Most of the seabirds caught in the nets have been razorbills
Hundreds of seabirds have died this summer after becoming entangled in fishing nets in Filey Bay on the North Yorkshire coast, the RSPB has warned.
The salmon and sea trout fishery was closed for two weeks by the Environment Agency because of the high numbers of bird casualties reported by the RSPB.
But it was reopening on Thursday after the voluntary closure agreed with local fishermen came to an end.
The RSPB said it was "extremely concerned" many more birds would die.
"The timing could not be worse, with the fishery due to reopen at a particularly sensitive time when there are likely to be large numbers of the birds using Filey Bay," said Kate Tanner, a marine policy officer with the RSPB.
"RSPB observers have witnessed horrific scenes of scores of seabirds floundering and drowning in nets set by the fishermen just offshore.
"We welcomed the temporary voluntary closure of the fishery, but we now have to work with all those involved to find a long-term solution to this terrible situation."
The RSPB has been working with the Environment Agency, which licenses the fishery, and Natural England, the government's statutory nature conservation agency, to solve the problem.
The RSPB wants to support a sustainable fishery in Filey Bay, but is concerned that it would be compromised if the large-scale death of seabirds could not be prevented.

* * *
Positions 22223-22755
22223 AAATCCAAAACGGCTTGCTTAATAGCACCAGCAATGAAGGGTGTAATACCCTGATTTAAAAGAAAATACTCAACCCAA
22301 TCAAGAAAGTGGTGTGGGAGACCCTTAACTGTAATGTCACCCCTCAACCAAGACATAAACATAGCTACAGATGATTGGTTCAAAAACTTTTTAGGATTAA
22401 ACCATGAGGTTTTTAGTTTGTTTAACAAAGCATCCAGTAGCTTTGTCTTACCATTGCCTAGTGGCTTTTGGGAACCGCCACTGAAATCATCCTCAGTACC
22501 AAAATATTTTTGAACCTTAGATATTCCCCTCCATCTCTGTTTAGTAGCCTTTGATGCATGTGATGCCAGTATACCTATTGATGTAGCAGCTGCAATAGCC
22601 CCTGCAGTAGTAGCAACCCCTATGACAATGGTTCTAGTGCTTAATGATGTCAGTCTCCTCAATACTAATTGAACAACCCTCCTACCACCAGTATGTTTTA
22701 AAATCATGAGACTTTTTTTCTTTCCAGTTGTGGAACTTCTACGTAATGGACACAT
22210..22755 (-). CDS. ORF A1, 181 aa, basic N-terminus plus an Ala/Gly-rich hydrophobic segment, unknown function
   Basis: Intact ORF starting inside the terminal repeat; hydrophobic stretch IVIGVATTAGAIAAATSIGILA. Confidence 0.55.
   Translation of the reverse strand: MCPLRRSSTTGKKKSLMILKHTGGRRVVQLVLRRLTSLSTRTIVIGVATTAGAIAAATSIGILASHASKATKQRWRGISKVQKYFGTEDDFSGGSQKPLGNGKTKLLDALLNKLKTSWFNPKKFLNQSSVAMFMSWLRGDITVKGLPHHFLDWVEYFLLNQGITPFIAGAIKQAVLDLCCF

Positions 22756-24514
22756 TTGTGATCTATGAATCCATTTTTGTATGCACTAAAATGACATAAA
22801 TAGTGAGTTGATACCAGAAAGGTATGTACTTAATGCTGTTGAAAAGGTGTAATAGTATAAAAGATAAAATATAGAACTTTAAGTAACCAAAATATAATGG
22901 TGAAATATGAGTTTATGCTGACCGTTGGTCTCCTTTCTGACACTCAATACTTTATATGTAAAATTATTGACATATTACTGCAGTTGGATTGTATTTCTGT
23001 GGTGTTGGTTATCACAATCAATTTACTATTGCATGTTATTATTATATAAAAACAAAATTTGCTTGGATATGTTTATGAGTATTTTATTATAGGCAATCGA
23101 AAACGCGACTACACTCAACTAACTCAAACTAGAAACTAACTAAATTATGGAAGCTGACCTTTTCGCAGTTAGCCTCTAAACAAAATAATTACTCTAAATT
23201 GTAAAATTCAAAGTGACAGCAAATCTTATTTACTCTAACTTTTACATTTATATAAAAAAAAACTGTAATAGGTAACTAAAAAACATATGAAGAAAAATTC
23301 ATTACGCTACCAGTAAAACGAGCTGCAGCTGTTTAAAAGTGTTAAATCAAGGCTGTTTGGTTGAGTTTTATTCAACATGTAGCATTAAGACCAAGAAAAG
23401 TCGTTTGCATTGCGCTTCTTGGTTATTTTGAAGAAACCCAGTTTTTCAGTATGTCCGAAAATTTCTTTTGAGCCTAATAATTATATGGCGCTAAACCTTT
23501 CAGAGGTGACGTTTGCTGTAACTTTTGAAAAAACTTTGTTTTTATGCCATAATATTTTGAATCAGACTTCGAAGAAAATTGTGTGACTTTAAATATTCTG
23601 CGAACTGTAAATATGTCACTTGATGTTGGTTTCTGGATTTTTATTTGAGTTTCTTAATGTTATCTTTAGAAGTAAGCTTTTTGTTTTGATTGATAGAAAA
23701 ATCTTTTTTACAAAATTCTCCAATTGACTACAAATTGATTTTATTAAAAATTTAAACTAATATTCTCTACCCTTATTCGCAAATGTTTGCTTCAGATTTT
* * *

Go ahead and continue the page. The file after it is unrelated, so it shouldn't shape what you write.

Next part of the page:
So far the majority of the seabirds caught have been razorbills, but it is possible that other locally-nesting seabirds, such as guillemots and puffins, may be caught up in the nets too.
They are thought to have come from colonies in the nearby Flamborough Head protected sites, including the RSPB's Bempton Cliffs nature reserve.
David McCandless, the North East Sea Fisheries Committee's Chief Fishery Officer, said: "It's a difficult situation.
"The fishermen are equally unhappy about the seabird deaths but need to continue because this is a very important part of their livelihood.
"Only a small number of fishermen are involved - there are only about seven or eight licences for Filey Bay - but they are unable to move to areas where the birds aren't feeding.
"Under the terms of the licences there is no flexibility - they have to operate in particular places."